The 2016 Presidential election was one of the most divisive contests in history. Millions of Americans considered both major party candidates to be flawed and unpopular, albeit for different reasons. However, in times like this, I choose to step back and remind myself of the ultimate leader: Jesus Christ.
One of the most astonishing examples of Jesus’ servant-leadership is found in John 13:1-17. That story reveals at least two things.
First off, Jesus perceived his position. Three times (13:1,3,11) it says, “Jesus knew.” This word means “to be aware of, to consider, to perceive.” What we learn here is that Jesus is highly self-aware, highly self-conscious. What does he perceive, what does he know? First, Jesus knew “The hour” (v.1). Jesus public ministry of preaching, teaching and healing had come to an end. His final hours would be spent with his disciples, preparing them for his death, giving them his final instructions before he goes to the cross. There’s no small talk about the weather or fantasy football. Jesus has a sense of urgency.
Have you ever been with a loved one on his/her deathbed? You don’t shoot the breeze. You dig deep and say what needs to be said. You tell your loved one how much they mean to you. If there are any unresolved issues, you clear the air. And if you don’t know their spiritual condition, you ask if they are right with God, if they’re ready to meet him face to face. There’s an urgency because you are painfully aware that time is fleeting.
Likewise, Jesus knew he would be leaving soon, he would be dying on the cross and so acted with urgency.
Jesus also knew his power (v.3). Jesus was not a victim of circumstances out of his control. Jesus was choosing to die on the cross. The Bible indicates that from all eternity, the Holy Trinity had planned to send Jesus the Son to rescue, heal and restore our world from the effects of sin.
Not only that, but according to Matthew 8, Jesus is powerful: he reigns over sickness, demons and nature. And in John 11, Jesus raised Lazarus from the dead, proving he’s the resurrection and the life, meaning he reigns over death. Because Jesus knew his power, he could lay it down.
Additionally, Jesus knew his identity (13:1,13). Jesus is God’s son, and he’s returning home soon. Verses 13-14 say he’s also Teacher and Lord. No one is wiser or more powerful. Simply put: Jesus perceived his position. He knew the hour, his power and his identity.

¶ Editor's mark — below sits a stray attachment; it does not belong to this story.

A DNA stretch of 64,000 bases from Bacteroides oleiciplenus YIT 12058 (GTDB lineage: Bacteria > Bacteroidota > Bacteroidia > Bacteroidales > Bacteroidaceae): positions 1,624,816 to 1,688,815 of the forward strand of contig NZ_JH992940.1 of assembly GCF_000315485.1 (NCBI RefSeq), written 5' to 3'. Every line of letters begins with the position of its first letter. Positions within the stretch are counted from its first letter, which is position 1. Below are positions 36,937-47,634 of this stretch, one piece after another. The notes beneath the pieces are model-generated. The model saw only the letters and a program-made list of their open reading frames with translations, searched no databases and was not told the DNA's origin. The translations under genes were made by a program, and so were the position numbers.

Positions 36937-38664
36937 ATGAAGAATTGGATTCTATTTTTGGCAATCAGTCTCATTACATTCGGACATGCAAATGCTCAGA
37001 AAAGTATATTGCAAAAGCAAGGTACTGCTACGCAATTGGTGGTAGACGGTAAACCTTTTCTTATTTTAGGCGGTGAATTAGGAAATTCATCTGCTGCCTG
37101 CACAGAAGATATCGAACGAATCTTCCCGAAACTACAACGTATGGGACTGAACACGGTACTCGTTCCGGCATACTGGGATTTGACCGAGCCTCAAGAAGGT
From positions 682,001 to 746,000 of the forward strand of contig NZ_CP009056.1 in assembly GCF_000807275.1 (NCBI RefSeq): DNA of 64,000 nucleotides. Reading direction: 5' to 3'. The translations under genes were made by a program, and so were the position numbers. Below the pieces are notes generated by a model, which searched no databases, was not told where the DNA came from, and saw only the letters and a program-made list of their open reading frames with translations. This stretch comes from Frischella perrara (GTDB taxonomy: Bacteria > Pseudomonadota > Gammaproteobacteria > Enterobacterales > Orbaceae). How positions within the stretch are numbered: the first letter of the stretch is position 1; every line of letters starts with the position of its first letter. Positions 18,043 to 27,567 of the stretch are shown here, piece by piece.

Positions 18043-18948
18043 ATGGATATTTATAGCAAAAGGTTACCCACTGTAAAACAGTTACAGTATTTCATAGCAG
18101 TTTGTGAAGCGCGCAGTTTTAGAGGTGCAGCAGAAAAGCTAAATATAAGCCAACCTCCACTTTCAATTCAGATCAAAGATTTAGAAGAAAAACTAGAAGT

That’s Jesus. But let me ask you this: who is Jesus to you? Is he just a spiritual or religious teacher? Is he your Lord, your ruler, the one who will judge the living and the dead? Is he your Savior, the one who died on the cross for your sins?
Alright, let’s focus on the second action of Jesus: he loved his disciples by serving them. Normally there was a servant available to wash a guest’s feet. But there were no servants around because of the clandestine nature of this meeting. Jesus took his disciples to a secure location to observe the Passover meal. He intentionally waited until the meal was in progress, then he took off his outer robes and washed their feet. This act was normally reserved for the lowest of servants. In those days people wore sandals and so their feet were covered in dust, sweat, and in some cases, even residual animal dung.
Amazingly, Luke 22 tells us that when the disciples entered the room, they were quarreling over which of them would be the greatest in heaven. They were arguing over the pecking order! If that were not enough, Jesus washed the feet of Judas and Peter, both of whom would reject him in a just a few hours.
Yet Jesus, lovingly, tenderly, without rushing, washed the feet of his twelve disciples. Then Jesus declared “you should wash one another’s feet. I have set an example that you should follow.” Scholar Leon Morris explains: “It is a parable in action, setting out that great principle of lowly service which brings cleansing and which finds its supreme embodiment in the cross.”
During his finals hours on earth, Jesus showed tremendous humility by doing the most menial of tasks with gentleness, love, and joy. And he states, unequivocally, “If you are my followers, you must do the same.” In 13:16 Jesus explains part of our identity as his followers: “no servant is greater than his master, nor is a messenger greater than the one who sent him.” In the original language, the word for messenger is “apostle” meaning “sent one.” If you are a Christian, you are a servant of Christ and an apostle, a sent one. You are sent by Jesus to serve others in love, doing the most humble of tasks: shining shoes, taking out the trash, changing diapers, etc. There is no task beneath any Christian, young or old, black or white, rich or poor, male or female, pastors or parishioners. If Jesus went to the cross, we can serve others, even those who reject us and betray us.
Bottom line, Jesus perceived his position and pursued service. Likewise, as Christians, regardless of who is President, we must remind ourselves we are called to perceive our position (as servants and apostles), and to pursue service: at home and at work, with people we care about and people who reject us.
What motivates us to do this? The cross: Jesus humbled himself to death on a cross, the most shameful and humiliating way to die in the ancient world. If Jesus loved us that much, how can we do any less?